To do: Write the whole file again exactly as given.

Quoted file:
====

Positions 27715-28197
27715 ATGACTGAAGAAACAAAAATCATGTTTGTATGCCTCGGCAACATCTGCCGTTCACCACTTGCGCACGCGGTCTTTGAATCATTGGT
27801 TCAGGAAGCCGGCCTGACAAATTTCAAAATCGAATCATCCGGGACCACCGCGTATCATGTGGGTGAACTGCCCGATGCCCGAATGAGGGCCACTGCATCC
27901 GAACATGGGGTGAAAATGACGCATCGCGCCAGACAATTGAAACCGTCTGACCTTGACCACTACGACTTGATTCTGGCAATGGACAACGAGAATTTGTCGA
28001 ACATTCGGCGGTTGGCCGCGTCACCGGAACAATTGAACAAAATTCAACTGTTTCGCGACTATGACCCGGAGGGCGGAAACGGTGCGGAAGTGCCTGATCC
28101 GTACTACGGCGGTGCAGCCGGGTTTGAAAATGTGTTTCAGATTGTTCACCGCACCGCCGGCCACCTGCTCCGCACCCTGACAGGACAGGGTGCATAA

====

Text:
Positions 27715-28197
27715 ATGACTGAAGAAACAAAAATCATGTTTGTATGCCTCGGCAACATCTGCCGTTCACCACTTGCGCACGCGGTCTTTGAATCATTGGT
27801 TCAGGAAGCCGGCCTGACAAATTTCAAAATCGAATCATCCGGGACCACCGCGTATCATGTGGGTGAACTGCCCGATGCCCGAATGAGGGCCACTGCATCC
27901 GAACATGGGGTGAAAATGACGCATCGCGCCAGACAATTGAAACCGTCTGACCTTGACCACTACGACTTGATTCTGGCAATGGACAACGAGAATTTGTCGA
28001 ACATTCGGCGGTTGGCCGCGTCACCGGAACAATTGAACAAAATTCAACTGTTTCGCGACTATGACCCGGAGGGCGGAAACGGTGCGGAAGTGCCTGATCC
28101 GTACTACGGCGGTGCAGCCGGGTTTGAAAATGTGTTTCAGATTGTTCACCGCACCGCCGGCCACCTGCTCCGCACCCTGACAGGACAGGGTGCATAA